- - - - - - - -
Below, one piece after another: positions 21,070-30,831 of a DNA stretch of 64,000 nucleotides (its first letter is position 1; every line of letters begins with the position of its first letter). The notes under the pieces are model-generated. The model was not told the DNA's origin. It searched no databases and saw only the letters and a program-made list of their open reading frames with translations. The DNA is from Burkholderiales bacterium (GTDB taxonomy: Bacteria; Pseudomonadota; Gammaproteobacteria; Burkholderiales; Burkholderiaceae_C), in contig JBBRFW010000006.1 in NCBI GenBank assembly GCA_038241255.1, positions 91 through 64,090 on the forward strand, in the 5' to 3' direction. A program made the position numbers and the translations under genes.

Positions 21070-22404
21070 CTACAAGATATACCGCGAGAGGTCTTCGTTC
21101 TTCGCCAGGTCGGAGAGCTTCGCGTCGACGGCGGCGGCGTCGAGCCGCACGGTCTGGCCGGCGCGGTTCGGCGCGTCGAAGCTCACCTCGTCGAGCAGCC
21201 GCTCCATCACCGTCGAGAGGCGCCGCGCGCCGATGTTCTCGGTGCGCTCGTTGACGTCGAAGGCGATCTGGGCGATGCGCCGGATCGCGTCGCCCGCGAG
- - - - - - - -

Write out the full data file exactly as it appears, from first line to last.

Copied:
Below, one piece after another: positions 21,070-30,831 of a DNA stretch of 64,000 nucleotides (its first letter is position 1; every line of letters begins with the position of its first letter). The notes under the pieces are model-generated. The model was not told the DNA's origin. It searched no databases and saw only the letters and a program-made list of their open reading frames with translations. The DNA is from Burkholderiales bacterium (GTDB taxonomy: Bacteria; Pseudomonadota; Gammaproteobacteria; Burkholderiales; Burkholderiaceae_C), in contig JBBRFW010000006.1 in NCBI GenBank assembly GCA_038241255.1, positions 91 through 64,090 on the forward strand, in the 5' to 3' direction. A program made the position numbers and the translations under genes.

Positions 21070-22404
21070 CTACAAGATATACCGCGAGAGGTCTTCGTTC
21101 TTCGCCAGGTCGGAGAGCTTCGCGTCGACGGCGGCGGCGTCGAGCCGCACGGTCTGGCCGGCGCGGTTCGGCGCGTCGAAGCTCACCTCGTCGAGCAGCC
21201 GCTCCATCACCGTCGAGAGGCGCCGCGCGCCGATGTTCTCGGTGCGCTCGTTGACGTCGAAGGCGATCTGGGCGATGCGCCGGATCGCGTCGCCCGCGAG